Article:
Don't Look Down Read online

  "No." Wilder processed it. So Nash worked for Blue River in between movie gigs. That made sense. With his SAS background he'd earn top dollar. Enough in sixty days to live on for a year if he was reasonably frugal. Then he had his movie income, although Wilder had no idea what a stunt coordinator pulled in. They didn't seem to be living in the lap of luxury on this movie. "Did Nash do any time in Ireland where he might have run into Finnegan?'

  "No record of it."

  "How about Mexico? Was Nash down there when Finnegan got nabbed?"


  There was a long silence while Wilder tried to figure out the connection between Nash and Finnegan, and then Crawford cleared his throat nervously. "Finnegan did some things in Iraq after the overthrow of Saddam. Smuggling."

  Bingo, Wilder thought. "You should have told me that up front, damn it. What are we playing, hide the intelligence here?"

  "I didn't put it together until right now," Crawford said. "I mean, I

  read the files, but there was so much information I didn't see the possibility of Finnegan and Nash meeting there."

  Wilder shook his head. "Anything could have happened after Baghdad fell. The Army had planned on using six divisions, but the politicians screwed up the assault from the north and there were only two and a half. The place was wide open. A lot of vultures just like Finnegan flew in to pick over the leavings." He picked up his beer. "You have a picture of Finnegan?"

  "Taken eighteen years ago." Crawford pulled it out of his coat pocket, flashing his revolver again, and handed it to Wilder, who checked his nemesis out: a burly, handsome man with white hair and piercing blue eyes in a truly bad Hawaiian shirt.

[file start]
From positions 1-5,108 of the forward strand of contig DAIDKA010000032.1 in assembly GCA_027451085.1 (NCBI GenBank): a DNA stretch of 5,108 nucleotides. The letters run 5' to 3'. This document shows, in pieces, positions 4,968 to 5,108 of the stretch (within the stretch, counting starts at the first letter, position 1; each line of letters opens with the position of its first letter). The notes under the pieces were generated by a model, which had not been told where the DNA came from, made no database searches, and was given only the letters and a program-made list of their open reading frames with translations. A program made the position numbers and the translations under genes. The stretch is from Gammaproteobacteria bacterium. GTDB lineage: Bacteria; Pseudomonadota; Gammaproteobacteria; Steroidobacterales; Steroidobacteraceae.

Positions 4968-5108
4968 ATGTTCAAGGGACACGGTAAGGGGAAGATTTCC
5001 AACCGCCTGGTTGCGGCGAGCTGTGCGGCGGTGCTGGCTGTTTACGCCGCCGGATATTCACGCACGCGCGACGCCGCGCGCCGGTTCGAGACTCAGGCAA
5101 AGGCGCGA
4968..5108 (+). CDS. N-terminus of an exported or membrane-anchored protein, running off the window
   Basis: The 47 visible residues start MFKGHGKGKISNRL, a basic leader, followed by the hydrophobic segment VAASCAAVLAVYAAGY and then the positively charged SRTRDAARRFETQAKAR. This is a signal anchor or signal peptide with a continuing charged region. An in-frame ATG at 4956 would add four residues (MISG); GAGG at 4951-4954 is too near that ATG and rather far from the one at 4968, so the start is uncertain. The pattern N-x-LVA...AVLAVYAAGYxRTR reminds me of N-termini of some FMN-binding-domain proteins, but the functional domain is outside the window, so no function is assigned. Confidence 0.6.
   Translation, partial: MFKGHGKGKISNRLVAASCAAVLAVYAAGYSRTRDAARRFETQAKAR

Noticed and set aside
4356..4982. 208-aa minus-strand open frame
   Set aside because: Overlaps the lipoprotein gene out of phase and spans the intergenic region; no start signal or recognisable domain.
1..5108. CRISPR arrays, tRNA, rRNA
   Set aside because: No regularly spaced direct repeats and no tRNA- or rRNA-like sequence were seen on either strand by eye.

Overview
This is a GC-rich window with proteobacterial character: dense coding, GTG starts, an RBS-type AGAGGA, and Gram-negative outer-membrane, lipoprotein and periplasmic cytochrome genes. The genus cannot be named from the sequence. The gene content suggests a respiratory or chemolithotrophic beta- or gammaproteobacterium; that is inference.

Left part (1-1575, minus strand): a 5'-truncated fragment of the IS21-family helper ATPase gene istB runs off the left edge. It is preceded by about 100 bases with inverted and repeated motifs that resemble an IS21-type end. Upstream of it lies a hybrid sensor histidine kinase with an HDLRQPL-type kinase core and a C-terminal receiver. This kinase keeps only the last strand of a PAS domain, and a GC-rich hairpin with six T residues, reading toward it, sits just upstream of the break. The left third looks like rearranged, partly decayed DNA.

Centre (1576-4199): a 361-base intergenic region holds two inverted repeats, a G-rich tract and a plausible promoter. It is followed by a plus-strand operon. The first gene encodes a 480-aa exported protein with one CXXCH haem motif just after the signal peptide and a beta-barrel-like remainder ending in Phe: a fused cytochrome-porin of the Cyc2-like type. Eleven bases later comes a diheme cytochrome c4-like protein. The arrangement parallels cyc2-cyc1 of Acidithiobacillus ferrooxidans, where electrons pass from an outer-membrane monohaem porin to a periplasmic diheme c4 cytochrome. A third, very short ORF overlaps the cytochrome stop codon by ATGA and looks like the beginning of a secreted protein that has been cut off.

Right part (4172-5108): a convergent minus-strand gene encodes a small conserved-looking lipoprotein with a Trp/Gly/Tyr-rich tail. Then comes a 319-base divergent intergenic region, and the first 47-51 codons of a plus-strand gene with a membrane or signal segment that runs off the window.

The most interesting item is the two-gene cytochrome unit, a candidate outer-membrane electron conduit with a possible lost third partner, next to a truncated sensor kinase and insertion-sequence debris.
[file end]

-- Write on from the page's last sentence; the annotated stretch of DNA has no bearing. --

Wilder was impressed. The kid had done okay boiling it down and following up on the old director. Of course, he had to be smart; the CIA had probably recruited him out of some Ivy League school that would never have allowed Wilder to look at their catalog, never mind enroll.

  Crawford leaned back so that his jacket fell open, again exposing his revolver. "You're probably wondering about my gun."


  "It's my dad's."

  Oh, crap. Wilder ran his hand along the side of his empty mug and gestured for the waitress with two fingers. There was silence until she came and left.

  "He was a cop," Crawford said, picking up his beer and taking a deep drink. "He'd been a cop but hurt his knee chasing down a bad guy. They retired him at quarter pay and he couldn't take care of a family on that. So he worked security at a supermarket."

  Wilder wanted to leave. There was Armstrong with Nash dogging her, and Finnegan lurking in the background, making money for shit-head terrorists, and the ghost in the swamp… He cut off Crawford's life story: "Could Finnegan have somebody in the swamp?"

  Crawford looked disappointed at having his story interrupted. "What makes you think someone is there?"

  "I felt it today. I heard a strange noise."

  Crawford made a face. "Probably just some fisherman or hunter."

  "No," Wilder said. He figured telling Crawford about Pepper's ghost wouldn't go over well. "There's somebody bad in there. What are you not telling me?"

  Crawford froze and then tried to shrug it off. "Nothing. I'm telling you nothing."

  "Screw you," Wilder said, shoving his chair back. "Your man almost got a little kid killed-"

  "No, no," Crawford said. "We really don't have anybody in the swamp."

  "What then?"

  Crawford hesitated, and Wilder stood up, leaning forward toward the CIA agent.

  "Wait." Crawford swallowed. "When Finnegan was nailed in Mexico he was buying the art on consignment. For a Russian named Simon Letsky."

  "That doesn't sound Russian."

  "A Russian Jew. Known as the Smart Don."

  Aw shit, Wilder thought and sat down. Why couldn't it be the Dumb Don?

  "Letsky is reported to be the most powerful organized-crime boss in Russia. My source couldn't tell me much, but Letsky is considered by many insiders to be a very bad man. Finnegan stole the jade for him."